Lacuna: You are now living in Glasgow but grew up and spend most of your life in Iran, your home country. How does living in two different countries and two different cultures affect your music?
Farzane: I should say living in a new country with different culture makes you a different person, not only artistically, you just change. In two years, which is not a long time, I have changed a lot. The way I look to life has been changed; the meaning of being an artist has changed as well. I’m lucky to end up in a city with amazing opportunities for musicians. Before I used to write songs and produce them in my home studio and publish them online and have been an underground artist. Here I’m more of a performing artist, singing not only my own songs but at my gigs, I also sing Iranian folk songs which I didn’t do before.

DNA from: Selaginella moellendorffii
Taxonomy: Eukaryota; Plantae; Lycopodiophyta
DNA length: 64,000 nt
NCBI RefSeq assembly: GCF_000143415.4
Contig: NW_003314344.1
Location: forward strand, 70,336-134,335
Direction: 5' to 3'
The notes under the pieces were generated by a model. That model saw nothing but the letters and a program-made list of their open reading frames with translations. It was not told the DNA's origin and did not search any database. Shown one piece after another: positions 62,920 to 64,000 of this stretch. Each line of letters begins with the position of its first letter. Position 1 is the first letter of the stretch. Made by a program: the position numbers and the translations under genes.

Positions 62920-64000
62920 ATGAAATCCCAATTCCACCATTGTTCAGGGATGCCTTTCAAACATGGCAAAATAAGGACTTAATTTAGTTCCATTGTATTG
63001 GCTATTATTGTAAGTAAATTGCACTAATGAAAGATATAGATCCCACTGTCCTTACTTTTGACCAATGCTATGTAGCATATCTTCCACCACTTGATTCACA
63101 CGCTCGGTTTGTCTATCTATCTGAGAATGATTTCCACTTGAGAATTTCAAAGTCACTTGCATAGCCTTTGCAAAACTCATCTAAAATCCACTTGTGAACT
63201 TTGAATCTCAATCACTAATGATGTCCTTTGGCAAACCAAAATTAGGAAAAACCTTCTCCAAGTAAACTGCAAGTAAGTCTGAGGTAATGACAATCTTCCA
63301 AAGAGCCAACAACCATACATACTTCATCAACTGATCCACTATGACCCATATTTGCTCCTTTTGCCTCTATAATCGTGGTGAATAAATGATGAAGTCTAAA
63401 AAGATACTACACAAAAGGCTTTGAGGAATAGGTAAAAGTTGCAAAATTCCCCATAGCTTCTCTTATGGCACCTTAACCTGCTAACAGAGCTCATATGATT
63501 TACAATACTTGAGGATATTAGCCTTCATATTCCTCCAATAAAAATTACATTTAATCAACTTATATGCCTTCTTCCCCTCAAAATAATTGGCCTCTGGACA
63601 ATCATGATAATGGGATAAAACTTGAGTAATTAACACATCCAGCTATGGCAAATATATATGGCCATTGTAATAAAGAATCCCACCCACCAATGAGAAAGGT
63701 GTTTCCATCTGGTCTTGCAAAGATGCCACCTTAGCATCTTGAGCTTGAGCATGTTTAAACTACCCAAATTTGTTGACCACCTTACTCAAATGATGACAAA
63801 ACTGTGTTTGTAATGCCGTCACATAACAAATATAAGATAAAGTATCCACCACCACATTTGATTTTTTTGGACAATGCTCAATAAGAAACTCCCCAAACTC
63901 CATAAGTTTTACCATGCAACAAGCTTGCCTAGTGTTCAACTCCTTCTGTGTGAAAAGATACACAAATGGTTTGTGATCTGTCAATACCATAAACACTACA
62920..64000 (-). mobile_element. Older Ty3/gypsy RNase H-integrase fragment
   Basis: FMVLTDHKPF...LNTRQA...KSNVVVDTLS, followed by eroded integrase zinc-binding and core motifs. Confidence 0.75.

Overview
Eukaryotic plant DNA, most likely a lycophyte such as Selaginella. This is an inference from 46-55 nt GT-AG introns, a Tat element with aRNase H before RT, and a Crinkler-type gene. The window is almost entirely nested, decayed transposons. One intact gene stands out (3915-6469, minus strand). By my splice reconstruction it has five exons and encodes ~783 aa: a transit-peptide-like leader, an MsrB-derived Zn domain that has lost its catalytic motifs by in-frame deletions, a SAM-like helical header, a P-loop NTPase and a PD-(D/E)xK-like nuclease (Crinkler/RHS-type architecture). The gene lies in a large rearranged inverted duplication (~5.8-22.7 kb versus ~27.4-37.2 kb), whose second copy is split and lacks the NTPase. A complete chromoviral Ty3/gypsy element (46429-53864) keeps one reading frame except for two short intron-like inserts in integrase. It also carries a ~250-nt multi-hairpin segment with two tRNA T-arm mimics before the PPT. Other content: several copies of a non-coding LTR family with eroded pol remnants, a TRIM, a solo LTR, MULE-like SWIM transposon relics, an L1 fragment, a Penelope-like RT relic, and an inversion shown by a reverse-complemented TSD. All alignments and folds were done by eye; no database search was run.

Lacuna: What inspires you and what are you working on right now?
Farzane: I think I’m in a new stage of my life, I’m settled in Glasgow. It’s time to shape my life in a new way and use the freedom and opportunities here and make improvements in different aspects of life. I’m thinking about gathering folk songs of Azerbaijan and make a new album, recording old traditional songs in a modern style.
Lacuna: Today, how do you feel about the country that raised you?
Farzane: I still love it and miss it. It’s my home, but it´s politically in the worst situation. I want the best for my country. Will I be back to live there? I don’t know. I’ll definitely go visit constantly if things change for good.